Clinical psychologist William R. Miller stumbled upon "motivational interviewing" while working with heavy drinkers in the early 1980s. The therapy is based on the idea that telling people they need to change is a terrible way to get them to change; in contrast, motivational interviewing helps people identify their own reasons for change; it's often described as "non-judgmental." Over the years, motivational interviewing has proven effective in treating a range of behavioral challenges, from alcohol abuse to dietary change to gambling.
And, most recently, car reliance in cities.
This latest application comes courtesy of the U.K.-based transportation consultancy Steer Davies Gleave. A few years ago, the firm incorporated motivational interviewing into its door-to-door personal travel planning program. Instead of bullying people into using the bus or train for ideological or social reasons, SDG travel advisors help metro area residents recognize situations in their own lives when it makes more sense to travel without a car.
"We're not guilt-tripping people. It's really easy to do that in behavior change," says SDG's Eleni Harlan. "Rather than us telling them the benefits or what the facts are or what other people think, it's about guiding them through the process of what would motivate them."
Often working with local governments, SDG identifies areas with the potential to reduce car use or increase use of more sustainable modes. While community-based travel programs in the United States often rely on direct mailing, SDG deploys at least a dozen advisors to knock on thousands of doors in the area. One recent two-year program in the city of Ely visited more than 8,000 households in a few months; another, along a corridor in the West Midlands, visited 17,500.
A typical doorstep motivational interview involves lots of open-ended questions (What kinds of journeys do you make?), plenty of reflective listening (It sounds like you thought about that…), and some well-timed summaries of what the resident has been saying. Most conversations run about 15 minutes, says Harlan, and the goal is to get a sense of the person's daily life and travel routines. It's a chance for self-reflection for people normally too busy getting somewhere to realize they have a car habit in the first place.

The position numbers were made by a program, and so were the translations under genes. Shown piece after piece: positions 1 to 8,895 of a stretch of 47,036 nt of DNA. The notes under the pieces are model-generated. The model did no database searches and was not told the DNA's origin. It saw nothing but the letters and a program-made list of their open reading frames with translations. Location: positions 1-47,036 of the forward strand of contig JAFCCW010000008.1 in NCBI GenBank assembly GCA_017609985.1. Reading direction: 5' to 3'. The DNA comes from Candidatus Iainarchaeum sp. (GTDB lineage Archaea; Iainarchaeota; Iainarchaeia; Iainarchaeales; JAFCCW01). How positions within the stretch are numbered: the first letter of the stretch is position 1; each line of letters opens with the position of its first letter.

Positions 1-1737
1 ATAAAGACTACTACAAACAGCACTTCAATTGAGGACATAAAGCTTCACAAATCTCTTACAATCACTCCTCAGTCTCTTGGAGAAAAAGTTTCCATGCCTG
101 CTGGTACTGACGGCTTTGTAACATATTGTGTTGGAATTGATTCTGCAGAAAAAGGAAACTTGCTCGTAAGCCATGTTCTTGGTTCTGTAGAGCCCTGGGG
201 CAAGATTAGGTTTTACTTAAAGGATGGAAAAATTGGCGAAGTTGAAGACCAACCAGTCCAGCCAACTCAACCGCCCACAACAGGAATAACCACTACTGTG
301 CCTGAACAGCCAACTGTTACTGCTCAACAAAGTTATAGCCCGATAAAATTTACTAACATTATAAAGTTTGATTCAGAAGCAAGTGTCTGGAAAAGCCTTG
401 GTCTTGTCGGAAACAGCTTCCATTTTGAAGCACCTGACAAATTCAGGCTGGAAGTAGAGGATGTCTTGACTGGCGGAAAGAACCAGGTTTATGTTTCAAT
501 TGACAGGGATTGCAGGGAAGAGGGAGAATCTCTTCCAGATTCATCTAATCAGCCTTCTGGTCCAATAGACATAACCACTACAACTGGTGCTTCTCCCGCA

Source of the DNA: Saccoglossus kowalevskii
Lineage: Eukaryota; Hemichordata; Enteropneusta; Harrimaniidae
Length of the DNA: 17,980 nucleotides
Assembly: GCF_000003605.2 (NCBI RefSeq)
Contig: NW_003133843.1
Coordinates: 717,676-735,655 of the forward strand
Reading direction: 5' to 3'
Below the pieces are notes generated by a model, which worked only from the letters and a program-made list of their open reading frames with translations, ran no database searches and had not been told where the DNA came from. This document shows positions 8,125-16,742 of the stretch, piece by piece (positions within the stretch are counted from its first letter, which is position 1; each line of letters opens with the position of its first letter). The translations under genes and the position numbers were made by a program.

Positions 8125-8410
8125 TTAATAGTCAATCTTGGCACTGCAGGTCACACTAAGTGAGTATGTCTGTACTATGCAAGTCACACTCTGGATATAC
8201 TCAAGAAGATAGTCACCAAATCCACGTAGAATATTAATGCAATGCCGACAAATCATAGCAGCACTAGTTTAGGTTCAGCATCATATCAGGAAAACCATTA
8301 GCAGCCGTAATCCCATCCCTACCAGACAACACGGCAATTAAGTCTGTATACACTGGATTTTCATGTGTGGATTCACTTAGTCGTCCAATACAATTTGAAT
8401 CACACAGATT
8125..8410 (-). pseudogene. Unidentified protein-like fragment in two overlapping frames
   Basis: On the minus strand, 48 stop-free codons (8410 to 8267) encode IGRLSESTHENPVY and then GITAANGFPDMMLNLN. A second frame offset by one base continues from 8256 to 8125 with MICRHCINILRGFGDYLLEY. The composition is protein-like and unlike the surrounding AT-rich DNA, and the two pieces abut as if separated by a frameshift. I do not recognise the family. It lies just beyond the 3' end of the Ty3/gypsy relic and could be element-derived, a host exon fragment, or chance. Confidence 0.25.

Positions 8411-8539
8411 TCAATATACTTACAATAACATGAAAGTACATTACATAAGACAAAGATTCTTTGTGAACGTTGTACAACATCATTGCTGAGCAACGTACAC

Critically, these Willy Lomans of transit don't aggressively push their behavioral wares on unsuspecting consumers. They don't jump in and say take the bus!; they intentionally don't use words like sustainability. Instead their conversational probing will often reveal one or two key areas where a change in travel habits might actually make the person's daily grind easier or more enjoyable.
"What it does do is show a genuine interest in who they are and where they're coming from, instead of just jumping in with your agenda," says Harlan. "Quite often I end up telling people we're not anti-car. We're not asking you to get rid of it. We're just exploring what other options might be available to you."
So far the program has been quite effective. Harlan says that last year SDG found an 11 percent reduction in car driving trips among nearly 25,000 households across 9 cities. (SDG measures results with either before-and-after trip diaries in a sample population, or self-report surveys.) In the West Midlands program, which began in May 2011, SDG found a 24 percent reported reduction in car trips more than a year later.
The program has some obvious challenges and limitations. Its individual nature has a far narrower impact than, say, an improvement to transit service or an infrastructure upgrade. (Though it's a fraction of the cost, says Harlan, and the benefit-cost ratio is high — 6.8-to-1 in one recent analysis.) Training the advisors in motivational interviewing takes time and effort, and maintaining behavior change over the long term is extremely difficult.
There's also the simple fact that not everyone appreciates someone knocking on their door. Harlan often encounters resistance, especially from people who have heard about the program. But when motivational interviewing is done right, it alleviates tension by focusing on the person instead of the message; one of her recent interviews in Essex began with a man calling the program "a waste of money" and ended with him saying he'd like to go shopping by bike more often.
"If you say, we just want to talk to you, it's really amazing how much that changes their perspective," says Harlan. "And how much more willing they are to explore other things."